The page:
It is noteworthy how he combated the temporal powers of his day, provided for true evangelism without compromise with ecumenism. I summarize some of the highlights from above:
1. He restored ecclesiastical discipline.
2. Removed unworthy clerics from office.
3. Abolished the commercialism of clerical fees.
4. Ransomed captives from the Lombards.
5. Protected Jews from unjust coercion.
5. Fed the victims of famine.
6. Set aside the authority of the lay governments over the Church of Jesus Christ.
7. Resisted the arrogance, incompetence, and treachery of secular politicians.
8. Appointed governors of the Italian cities, providing them with war materials.
9. Denounced the heavy taxes levied on the Italians by secular officials.
10. Established the acquisition and exercise of temporal power by the Papacy.
11. Converted England to Christianity.
12. Ensured that the Papacy was the supreme authority in the Church.
13. He wrote treatises, notably his Dialogues, a collection of visions, prophecies, miracles.
14. He greatly influenced the Roman liturgy.
15. Brought religious orders directly under Papal control.
16. He also died on a notable day (my birthday!).
The prophetic gift by Gregory the Great in 590 was to have far reaching effects in the time of history. Our Lady of Guadalupe was buried from 711 until 1326. In 1491 it appears that Christopher (one who carries Christ) Columbus received the Sacraments of Confessions and Holy Eucharist at the Cathedral of the Virgin’s Statue in Guadalupe before going to America. Undoubtedly the holy image was responsible for him changing the names of his fleet to Santa Maria, Pinta, Niña, which when joined in a sentence, Holy Mary paints Girl, was the prophesy of the miracle of Our Lady of Guadalupe in Mexico.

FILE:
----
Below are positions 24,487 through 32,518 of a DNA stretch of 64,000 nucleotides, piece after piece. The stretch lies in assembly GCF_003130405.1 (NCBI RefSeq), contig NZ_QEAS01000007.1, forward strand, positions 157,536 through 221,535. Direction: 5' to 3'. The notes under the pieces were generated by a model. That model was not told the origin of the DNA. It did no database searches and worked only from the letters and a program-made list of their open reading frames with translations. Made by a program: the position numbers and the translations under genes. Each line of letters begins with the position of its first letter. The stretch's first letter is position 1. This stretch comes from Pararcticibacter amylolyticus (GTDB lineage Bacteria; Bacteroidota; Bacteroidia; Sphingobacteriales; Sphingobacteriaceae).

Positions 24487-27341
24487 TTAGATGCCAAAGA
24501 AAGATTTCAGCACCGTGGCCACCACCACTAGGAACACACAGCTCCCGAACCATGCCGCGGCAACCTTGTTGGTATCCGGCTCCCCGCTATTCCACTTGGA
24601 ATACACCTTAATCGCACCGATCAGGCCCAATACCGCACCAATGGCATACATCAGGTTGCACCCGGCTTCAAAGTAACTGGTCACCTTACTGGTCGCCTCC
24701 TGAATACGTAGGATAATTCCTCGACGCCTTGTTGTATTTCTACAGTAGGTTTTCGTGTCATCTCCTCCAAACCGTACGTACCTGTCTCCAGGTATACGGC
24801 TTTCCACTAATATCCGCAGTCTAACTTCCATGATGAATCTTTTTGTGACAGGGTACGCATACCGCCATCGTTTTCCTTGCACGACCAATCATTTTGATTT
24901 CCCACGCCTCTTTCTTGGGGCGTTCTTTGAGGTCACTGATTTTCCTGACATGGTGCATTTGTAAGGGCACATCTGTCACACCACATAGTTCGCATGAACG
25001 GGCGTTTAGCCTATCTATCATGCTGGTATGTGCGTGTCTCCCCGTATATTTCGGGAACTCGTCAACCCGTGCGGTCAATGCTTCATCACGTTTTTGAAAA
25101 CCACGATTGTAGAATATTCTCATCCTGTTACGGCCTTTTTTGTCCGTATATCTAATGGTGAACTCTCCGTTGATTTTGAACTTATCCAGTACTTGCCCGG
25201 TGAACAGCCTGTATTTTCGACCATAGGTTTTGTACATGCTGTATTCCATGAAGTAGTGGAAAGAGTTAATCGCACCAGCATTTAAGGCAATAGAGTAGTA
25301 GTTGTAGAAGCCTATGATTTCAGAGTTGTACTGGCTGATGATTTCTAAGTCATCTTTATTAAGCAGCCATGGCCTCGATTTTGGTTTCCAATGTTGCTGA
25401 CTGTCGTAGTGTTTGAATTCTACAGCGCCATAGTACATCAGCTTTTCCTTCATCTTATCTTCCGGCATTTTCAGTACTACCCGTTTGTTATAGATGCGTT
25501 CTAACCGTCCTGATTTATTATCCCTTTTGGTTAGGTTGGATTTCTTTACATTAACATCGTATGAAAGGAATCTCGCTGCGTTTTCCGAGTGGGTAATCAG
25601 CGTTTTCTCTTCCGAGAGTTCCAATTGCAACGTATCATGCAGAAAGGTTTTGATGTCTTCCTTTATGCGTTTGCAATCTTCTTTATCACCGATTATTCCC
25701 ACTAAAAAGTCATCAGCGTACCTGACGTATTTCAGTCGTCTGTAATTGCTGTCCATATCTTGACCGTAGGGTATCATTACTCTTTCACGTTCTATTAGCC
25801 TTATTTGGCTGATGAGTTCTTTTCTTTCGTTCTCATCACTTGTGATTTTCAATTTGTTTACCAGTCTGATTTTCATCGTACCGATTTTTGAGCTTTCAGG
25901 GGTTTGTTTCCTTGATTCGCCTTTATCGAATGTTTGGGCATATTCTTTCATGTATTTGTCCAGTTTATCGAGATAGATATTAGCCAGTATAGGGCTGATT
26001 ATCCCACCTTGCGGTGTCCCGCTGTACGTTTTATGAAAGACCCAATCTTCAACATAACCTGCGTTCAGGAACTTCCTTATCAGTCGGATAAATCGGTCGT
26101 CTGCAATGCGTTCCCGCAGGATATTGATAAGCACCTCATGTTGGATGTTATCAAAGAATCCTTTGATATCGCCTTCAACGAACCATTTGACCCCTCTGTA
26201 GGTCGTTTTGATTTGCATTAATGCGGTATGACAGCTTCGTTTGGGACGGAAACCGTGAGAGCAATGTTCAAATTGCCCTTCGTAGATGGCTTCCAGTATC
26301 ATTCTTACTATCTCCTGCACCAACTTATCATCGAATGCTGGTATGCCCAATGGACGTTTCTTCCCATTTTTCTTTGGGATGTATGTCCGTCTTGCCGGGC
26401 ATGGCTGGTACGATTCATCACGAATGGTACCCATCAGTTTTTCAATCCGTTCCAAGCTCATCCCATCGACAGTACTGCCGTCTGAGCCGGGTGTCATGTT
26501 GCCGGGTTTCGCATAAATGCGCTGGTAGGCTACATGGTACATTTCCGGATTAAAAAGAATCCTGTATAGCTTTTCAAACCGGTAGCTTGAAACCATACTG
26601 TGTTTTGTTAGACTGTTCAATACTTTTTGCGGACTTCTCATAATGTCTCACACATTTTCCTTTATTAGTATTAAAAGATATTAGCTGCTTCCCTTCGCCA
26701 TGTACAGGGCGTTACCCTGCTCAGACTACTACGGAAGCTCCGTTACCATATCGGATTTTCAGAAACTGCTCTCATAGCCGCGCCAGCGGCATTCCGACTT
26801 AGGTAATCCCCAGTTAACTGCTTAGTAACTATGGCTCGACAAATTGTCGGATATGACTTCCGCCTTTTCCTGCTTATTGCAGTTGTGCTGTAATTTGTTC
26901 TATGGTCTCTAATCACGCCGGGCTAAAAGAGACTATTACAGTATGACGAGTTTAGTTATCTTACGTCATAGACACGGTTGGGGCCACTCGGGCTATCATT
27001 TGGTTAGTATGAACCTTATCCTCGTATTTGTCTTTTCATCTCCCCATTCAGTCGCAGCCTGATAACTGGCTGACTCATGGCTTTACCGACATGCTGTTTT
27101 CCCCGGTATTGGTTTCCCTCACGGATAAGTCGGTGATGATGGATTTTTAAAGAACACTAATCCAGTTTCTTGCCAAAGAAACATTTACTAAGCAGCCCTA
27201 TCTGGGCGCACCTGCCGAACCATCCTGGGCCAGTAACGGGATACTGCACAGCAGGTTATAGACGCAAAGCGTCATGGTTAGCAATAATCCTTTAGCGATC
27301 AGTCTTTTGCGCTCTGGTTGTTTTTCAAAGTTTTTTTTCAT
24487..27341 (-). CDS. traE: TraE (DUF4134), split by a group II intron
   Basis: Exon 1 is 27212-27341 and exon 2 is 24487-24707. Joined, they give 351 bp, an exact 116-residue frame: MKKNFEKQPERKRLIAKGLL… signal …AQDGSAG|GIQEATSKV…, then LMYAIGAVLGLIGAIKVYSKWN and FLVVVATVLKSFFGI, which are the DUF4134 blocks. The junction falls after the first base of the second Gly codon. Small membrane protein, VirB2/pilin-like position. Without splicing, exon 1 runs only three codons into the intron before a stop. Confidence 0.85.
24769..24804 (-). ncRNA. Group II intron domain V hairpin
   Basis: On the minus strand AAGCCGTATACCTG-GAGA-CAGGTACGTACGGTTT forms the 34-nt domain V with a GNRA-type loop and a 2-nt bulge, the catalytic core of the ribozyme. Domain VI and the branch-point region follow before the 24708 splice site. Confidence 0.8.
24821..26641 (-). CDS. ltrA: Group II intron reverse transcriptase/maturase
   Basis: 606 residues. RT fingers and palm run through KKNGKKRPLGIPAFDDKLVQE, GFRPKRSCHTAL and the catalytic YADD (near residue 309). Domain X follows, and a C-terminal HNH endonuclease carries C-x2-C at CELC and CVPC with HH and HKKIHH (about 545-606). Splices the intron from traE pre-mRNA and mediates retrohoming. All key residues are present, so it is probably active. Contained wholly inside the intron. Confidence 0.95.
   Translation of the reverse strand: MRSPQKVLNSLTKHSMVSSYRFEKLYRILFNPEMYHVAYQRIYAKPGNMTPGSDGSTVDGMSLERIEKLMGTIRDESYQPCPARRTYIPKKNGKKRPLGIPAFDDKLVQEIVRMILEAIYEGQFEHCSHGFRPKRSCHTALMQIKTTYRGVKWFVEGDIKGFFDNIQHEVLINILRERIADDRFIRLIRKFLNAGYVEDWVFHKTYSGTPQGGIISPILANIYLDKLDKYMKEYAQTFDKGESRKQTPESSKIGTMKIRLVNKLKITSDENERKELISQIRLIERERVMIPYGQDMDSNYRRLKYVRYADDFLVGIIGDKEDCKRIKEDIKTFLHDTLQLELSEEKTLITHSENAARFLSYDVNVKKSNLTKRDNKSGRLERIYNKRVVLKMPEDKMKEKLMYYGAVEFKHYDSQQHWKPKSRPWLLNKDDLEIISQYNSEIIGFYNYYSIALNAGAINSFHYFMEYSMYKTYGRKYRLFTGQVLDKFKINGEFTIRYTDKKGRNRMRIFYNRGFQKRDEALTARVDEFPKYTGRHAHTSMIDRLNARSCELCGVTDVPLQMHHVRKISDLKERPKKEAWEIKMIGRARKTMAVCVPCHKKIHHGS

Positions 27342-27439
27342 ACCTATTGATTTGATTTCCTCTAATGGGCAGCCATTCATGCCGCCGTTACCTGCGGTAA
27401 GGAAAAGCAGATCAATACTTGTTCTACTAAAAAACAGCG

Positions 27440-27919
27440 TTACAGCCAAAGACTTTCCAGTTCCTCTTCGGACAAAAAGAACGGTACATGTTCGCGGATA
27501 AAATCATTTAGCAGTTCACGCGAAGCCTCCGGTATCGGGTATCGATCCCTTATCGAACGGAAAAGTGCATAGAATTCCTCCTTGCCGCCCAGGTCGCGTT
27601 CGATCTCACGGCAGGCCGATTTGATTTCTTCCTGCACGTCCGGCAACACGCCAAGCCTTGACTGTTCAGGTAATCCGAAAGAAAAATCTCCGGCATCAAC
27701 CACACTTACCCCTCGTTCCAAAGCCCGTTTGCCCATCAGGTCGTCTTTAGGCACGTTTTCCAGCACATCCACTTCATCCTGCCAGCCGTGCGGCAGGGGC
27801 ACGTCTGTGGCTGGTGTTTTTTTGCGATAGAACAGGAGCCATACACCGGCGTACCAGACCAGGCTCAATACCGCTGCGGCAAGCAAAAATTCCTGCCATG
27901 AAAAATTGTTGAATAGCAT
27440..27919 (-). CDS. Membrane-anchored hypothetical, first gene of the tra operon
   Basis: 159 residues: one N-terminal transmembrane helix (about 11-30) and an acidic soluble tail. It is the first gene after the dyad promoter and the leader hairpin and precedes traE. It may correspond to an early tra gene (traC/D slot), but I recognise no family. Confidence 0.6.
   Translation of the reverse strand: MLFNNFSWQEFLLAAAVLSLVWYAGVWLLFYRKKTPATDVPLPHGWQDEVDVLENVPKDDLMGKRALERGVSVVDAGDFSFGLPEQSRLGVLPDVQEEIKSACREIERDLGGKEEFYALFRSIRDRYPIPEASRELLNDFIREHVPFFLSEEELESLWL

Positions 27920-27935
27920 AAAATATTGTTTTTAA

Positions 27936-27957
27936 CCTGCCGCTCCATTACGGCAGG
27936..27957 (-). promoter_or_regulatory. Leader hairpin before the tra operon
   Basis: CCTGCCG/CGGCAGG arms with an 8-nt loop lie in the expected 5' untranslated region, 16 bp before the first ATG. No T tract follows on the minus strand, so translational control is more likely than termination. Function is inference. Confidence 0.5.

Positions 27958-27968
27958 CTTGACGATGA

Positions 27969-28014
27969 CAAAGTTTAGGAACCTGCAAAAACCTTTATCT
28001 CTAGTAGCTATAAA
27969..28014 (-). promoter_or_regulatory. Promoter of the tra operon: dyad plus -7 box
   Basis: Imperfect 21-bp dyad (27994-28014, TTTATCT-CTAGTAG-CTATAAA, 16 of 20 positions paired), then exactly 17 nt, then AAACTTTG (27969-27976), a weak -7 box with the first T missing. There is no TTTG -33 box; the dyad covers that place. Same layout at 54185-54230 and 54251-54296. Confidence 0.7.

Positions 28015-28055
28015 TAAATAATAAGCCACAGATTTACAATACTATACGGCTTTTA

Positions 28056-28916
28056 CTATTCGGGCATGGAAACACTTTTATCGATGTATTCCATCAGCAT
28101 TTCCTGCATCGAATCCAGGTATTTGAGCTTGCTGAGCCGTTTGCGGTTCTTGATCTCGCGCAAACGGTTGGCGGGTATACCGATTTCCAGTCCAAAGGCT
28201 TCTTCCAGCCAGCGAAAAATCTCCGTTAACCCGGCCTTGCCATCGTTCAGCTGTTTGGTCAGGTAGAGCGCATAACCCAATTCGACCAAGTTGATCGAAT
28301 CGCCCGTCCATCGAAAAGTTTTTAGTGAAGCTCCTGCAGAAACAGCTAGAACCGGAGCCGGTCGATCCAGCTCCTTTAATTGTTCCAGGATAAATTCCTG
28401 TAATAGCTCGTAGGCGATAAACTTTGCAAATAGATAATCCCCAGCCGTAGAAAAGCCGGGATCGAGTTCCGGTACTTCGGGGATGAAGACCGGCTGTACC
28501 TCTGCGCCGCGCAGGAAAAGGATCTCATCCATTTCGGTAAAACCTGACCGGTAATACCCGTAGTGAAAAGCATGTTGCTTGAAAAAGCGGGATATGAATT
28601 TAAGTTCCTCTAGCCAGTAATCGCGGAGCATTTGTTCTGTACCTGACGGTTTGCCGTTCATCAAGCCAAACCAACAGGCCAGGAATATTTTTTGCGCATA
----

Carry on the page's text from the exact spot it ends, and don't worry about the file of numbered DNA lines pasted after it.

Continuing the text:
There is more to the Italian Christopher Columbus and his finding the ‘new world’ on Spanish ships. I will deal with Columbus a little later, but first let us take a look at ‘the new world.’ His heroic efforts inspired an Irish priest to form the great society of ‘The Knights of Columbus.’ It was through the great discovery by Columbus that so many Catholics came to America. What we now consider the Western States of the USA, it was in the1700s part of Mexico and became Roman Catholic after the arrival of the Spanish Missionaries. The Mexicans named their cities and rivers, and mountains after the names of Jesus, Holy Eucharist and saints: Corpus Christi, Santa Maria, Santa Fe, San Diego, San Francisco, etc.